Real-Time Voluntary Motion Prediction and Parkinson's Tremor Reduction Using Deep Neural Networks
IEEE Transactions on Neural Systems and Rehabilitation Engineering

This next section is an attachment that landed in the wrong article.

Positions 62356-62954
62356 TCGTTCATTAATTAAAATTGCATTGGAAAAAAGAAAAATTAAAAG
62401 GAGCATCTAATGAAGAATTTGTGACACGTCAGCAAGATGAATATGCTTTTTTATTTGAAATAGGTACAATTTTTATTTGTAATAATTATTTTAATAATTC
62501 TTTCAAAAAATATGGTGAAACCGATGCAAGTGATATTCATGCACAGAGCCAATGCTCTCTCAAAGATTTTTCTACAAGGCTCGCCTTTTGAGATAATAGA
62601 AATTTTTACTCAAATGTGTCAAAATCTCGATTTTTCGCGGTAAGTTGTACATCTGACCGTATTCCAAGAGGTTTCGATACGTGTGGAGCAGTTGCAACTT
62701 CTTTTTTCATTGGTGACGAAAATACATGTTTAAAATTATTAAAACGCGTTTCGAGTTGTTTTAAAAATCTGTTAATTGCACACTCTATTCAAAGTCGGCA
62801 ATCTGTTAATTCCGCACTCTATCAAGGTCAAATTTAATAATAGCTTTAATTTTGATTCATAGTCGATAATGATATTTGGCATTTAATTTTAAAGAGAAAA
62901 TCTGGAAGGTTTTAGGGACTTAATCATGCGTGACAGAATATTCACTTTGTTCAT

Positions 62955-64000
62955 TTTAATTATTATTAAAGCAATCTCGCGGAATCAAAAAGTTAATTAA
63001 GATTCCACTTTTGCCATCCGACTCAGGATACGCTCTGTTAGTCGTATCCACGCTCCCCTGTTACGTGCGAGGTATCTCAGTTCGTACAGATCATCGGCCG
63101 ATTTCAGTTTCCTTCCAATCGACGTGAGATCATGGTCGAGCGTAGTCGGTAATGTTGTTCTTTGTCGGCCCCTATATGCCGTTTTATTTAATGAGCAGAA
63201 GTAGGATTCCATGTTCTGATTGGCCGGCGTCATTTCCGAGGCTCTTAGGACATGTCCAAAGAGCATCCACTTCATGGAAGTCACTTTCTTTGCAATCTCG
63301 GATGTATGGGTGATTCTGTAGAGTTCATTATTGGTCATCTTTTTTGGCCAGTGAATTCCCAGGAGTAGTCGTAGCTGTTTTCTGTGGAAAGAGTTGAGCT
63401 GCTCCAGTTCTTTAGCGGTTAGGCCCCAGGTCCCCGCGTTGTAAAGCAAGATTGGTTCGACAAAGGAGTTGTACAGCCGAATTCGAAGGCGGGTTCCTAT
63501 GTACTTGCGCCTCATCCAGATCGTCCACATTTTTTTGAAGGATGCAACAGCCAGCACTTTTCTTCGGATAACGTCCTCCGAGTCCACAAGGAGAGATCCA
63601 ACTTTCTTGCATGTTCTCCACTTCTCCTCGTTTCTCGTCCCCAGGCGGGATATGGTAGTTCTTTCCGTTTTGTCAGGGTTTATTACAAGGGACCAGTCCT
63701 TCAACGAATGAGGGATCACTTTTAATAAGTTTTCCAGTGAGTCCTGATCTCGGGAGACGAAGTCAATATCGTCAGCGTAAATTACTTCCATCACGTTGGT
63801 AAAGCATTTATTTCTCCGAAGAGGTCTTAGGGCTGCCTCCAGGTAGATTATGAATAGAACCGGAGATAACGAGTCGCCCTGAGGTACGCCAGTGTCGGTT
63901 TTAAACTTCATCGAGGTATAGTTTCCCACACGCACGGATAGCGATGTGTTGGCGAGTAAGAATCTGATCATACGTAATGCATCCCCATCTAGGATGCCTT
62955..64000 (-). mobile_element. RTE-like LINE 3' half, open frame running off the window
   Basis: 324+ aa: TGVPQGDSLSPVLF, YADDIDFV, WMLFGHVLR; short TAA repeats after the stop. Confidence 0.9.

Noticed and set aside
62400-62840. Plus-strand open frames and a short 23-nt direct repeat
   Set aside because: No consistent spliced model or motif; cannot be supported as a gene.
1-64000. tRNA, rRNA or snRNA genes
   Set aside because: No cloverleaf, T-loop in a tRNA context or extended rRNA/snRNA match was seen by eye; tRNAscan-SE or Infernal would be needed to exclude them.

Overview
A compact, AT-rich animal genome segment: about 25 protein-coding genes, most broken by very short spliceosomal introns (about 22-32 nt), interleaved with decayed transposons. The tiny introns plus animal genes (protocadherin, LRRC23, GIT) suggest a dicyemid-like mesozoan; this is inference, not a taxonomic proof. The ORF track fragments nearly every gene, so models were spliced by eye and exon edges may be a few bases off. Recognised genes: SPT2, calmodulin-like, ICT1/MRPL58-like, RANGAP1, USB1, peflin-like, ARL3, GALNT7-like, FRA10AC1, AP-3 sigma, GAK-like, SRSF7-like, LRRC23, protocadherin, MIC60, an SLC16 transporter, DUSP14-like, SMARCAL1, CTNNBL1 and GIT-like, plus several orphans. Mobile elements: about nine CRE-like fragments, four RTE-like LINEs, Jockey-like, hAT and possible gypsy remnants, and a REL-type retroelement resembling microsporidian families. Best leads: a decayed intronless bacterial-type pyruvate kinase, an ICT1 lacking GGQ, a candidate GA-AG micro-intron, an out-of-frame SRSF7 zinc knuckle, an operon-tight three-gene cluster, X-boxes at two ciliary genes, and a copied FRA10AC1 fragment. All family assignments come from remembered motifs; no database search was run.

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Wearable tremor suppression devices (WTSD) have been considered as a viable solution to manage parkinsonian tremor. WTSDs showed their ability to improve the quality of life of individuals suffering from parkinsonian tremor, by helping them to perform activities of daily living (ADL). Since parkinsonian tremor has been shown to be nonstationary, nonlinear, and stochastic in nature, the performance of the tremor models used by WTSDs is affected by their inability to adapt to the nonlinear behaviour of tremor. Another drawback that the models have is their limitation to estimate or predict one step ahead, which introduces delay when used in real time with WTSDs, which compromises performance. To address these issues, this work proposes a deep neural network model that learns the correlations and nonlinearities of tremor and voluntary motion, and is capable of multi-step prediction with minimal delay. A generalized model that is task and user-independent is presented. The model achieved an average estimation percentage accuracy of 99.2%. The average future voluntary motion prediction percentage accuracy with 10, 20, 50, and 100 steps ahead was 97.0%, 94.0%, 91.6%, and 89.9%, respectively, with prediction time as low as 1.5 ms for 100 steps ahead. The proposed model also achieved an average of 93.8% ± 1.5% in tremor reduction when it was tested in an experimental setup in real time. The tremor reduction showed an improvement of 25% over the Weighted Fourier Linear Combiner (WFLC), an estimator commonly used with WTSDs.